After recently implementing PEAP wireless authentication in our large network, I found that integration was far from seamless and required more work, and money, than originally thought.
What is PEAP?
Whether you're planning a new Cisco wireless network or upgrading your wireless encryption and authentication methods, you should consider the use of PEAP authentication. The Protected Extensible Authentication Protocol uses the RADIUS protocol and is easily integrated into Microsoft's Active Directory using the Microsoft Internet Authentication Service to validate user or machine credentials. This allows the authentication process between the wireless client and the authentication server, typically a RADIUS server, to be completely encrypted. It also utilizes signed certificate server validation which allows for the client device to verify the identity of the remote server before sending credentials, reducing the risk of hijacking of usernames and passwords.
PEAP is another flavor of EAP-TLS and is a method developed by Cisco, Microsoft and RSA. Because it is not an IETF or IEEE standard, there has not been a overwhelming push for the protocol to be universally supported by all 802.11-capable devices. PEAP works well with Cisco and Microsoft wireless client software; however, moving to PEAP does not eliminate the use of other 802.11 encryption protocols, including WPA/WPA2. In fact, you should plan on integrating an SSID with WPA/WPA2 encryption for basic devices such as PDAs, wireless printers and other thin-client type devices.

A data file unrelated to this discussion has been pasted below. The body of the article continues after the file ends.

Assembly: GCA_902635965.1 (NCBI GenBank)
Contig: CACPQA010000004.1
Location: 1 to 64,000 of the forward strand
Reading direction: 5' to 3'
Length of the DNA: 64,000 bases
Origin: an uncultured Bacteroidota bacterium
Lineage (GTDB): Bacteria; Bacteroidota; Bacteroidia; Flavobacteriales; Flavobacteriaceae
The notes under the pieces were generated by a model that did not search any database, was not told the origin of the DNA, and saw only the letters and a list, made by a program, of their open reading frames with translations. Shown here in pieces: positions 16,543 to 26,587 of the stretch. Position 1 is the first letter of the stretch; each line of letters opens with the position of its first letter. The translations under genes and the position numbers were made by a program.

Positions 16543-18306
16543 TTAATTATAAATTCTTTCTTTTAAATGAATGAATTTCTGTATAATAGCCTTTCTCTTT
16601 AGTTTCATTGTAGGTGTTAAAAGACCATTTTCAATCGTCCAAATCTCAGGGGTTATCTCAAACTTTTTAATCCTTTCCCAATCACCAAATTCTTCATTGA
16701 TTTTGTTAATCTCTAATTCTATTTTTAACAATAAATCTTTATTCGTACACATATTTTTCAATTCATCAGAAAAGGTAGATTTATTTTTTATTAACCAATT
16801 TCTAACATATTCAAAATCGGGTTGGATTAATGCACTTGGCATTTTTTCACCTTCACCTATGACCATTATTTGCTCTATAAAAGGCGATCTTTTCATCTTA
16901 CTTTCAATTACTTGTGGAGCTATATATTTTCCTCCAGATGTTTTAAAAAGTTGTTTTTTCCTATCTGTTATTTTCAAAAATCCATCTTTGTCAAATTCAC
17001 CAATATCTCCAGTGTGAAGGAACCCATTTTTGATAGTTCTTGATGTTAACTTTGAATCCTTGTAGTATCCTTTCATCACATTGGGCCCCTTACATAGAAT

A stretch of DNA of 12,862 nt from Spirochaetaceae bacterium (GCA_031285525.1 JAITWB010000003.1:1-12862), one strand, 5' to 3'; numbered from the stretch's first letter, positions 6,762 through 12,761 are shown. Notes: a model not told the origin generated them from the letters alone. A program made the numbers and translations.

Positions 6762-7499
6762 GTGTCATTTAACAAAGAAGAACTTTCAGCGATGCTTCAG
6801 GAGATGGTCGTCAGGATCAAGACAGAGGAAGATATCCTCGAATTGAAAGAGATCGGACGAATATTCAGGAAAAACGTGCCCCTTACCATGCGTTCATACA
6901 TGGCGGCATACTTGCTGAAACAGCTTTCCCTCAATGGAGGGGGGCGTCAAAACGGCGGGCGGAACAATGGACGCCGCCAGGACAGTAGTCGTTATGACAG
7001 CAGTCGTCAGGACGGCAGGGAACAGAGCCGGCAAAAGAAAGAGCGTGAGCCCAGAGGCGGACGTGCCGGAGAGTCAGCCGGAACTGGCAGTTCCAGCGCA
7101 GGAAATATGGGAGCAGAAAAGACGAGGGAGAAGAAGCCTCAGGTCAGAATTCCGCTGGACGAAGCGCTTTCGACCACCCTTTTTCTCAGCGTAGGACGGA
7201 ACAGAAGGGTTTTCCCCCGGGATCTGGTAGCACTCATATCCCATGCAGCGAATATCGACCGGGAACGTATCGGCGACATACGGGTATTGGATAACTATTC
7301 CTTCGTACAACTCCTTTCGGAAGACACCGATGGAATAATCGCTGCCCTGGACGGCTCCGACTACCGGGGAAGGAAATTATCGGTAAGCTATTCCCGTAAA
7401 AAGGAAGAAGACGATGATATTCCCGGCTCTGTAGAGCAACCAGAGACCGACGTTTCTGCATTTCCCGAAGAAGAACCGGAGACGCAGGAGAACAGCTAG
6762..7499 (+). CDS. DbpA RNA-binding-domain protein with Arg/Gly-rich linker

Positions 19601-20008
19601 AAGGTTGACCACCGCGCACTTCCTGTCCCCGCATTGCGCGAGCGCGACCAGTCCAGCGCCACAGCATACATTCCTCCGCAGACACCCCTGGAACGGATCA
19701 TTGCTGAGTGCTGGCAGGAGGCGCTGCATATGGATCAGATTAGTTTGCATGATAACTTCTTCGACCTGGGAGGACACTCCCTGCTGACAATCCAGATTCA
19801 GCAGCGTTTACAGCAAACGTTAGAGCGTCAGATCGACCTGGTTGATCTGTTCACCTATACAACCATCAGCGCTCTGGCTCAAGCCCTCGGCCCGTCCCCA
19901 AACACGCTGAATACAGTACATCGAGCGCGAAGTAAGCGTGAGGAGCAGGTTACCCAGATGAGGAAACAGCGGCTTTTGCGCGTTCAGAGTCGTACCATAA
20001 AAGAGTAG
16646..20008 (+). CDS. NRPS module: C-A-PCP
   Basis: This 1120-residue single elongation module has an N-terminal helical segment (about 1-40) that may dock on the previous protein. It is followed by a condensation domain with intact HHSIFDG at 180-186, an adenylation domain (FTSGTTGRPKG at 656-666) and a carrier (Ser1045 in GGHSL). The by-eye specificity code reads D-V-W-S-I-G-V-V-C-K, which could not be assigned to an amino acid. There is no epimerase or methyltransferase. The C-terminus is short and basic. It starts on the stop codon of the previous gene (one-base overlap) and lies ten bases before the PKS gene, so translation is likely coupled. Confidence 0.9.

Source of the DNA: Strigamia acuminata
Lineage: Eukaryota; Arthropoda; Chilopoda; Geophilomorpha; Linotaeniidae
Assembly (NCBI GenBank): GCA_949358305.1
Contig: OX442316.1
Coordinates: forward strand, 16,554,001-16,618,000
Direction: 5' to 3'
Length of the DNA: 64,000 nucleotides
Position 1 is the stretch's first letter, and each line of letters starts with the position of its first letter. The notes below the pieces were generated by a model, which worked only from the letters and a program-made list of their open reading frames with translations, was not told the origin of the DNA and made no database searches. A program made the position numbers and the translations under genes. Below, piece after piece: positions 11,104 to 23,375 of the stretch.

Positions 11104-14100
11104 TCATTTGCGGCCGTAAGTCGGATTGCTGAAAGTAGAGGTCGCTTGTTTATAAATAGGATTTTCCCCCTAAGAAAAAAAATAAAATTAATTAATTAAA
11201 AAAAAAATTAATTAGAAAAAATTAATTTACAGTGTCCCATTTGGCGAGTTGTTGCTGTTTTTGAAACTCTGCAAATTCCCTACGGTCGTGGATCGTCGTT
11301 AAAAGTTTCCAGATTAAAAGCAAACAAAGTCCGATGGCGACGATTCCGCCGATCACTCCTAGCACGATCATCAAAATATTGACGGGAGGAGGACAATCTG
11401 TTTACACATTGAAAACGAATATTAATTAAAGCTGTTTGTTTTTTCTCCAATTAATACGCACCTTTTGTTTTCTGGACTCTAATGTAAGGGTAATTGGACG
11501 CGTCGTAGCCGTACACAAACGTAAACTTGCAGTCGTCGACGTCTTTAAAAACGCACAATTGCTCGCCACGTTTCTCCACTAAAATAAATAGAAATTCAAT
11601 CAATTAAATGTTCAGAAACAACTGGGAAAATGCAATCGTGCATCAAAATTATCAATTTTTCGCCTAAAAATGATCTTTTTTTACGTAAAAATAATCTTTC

What doesn't support PEAP?
While many devices do not support PEAP, most devices I've tested do. I've have tested both Linux and Windows laptops with the protocol and even an iPhone. All were able to connect with little to no issue. For devices that did not support the encryption method, we set up a secondary network that uses the same SSID (multiple authentication methods on a signle SSID is available on Cisco wireless controllers beginning with version 4.1) and supports WPA with TKIP and WPA2 with AES. You can choose not to send your SSID in broadcasts, so end users are forced to manually create a connection profile. Based on supported encryption and authentication protocols, connections are created that prefer 802.1x PEAP authentication. Our network access policy allows WPA/WPA2 connections only if PEAP is not supported. By enabling the client exclusion feature, we can avoid brute force attacks on our passphrase-protected networks by banning devices after several failed authentication attempts.
The largest roadblock that was encountered was the validation of the server certificate. You can setup an Enterprise Certificate Authority (CA) in your domain and distribute a root certificate that is trusted by machines that are a member of your domain, but you'll still have the headache of installing the root certificate manually on any other computer. When one of our contractors tried to connect to our network using PEAP authentication, the server certificate was not signed by a certificate authority (CA) that was already in their certificate store. We had to create a certificate and have a well-known CA sign the certificate, which we found for less than a hundred dollars per year.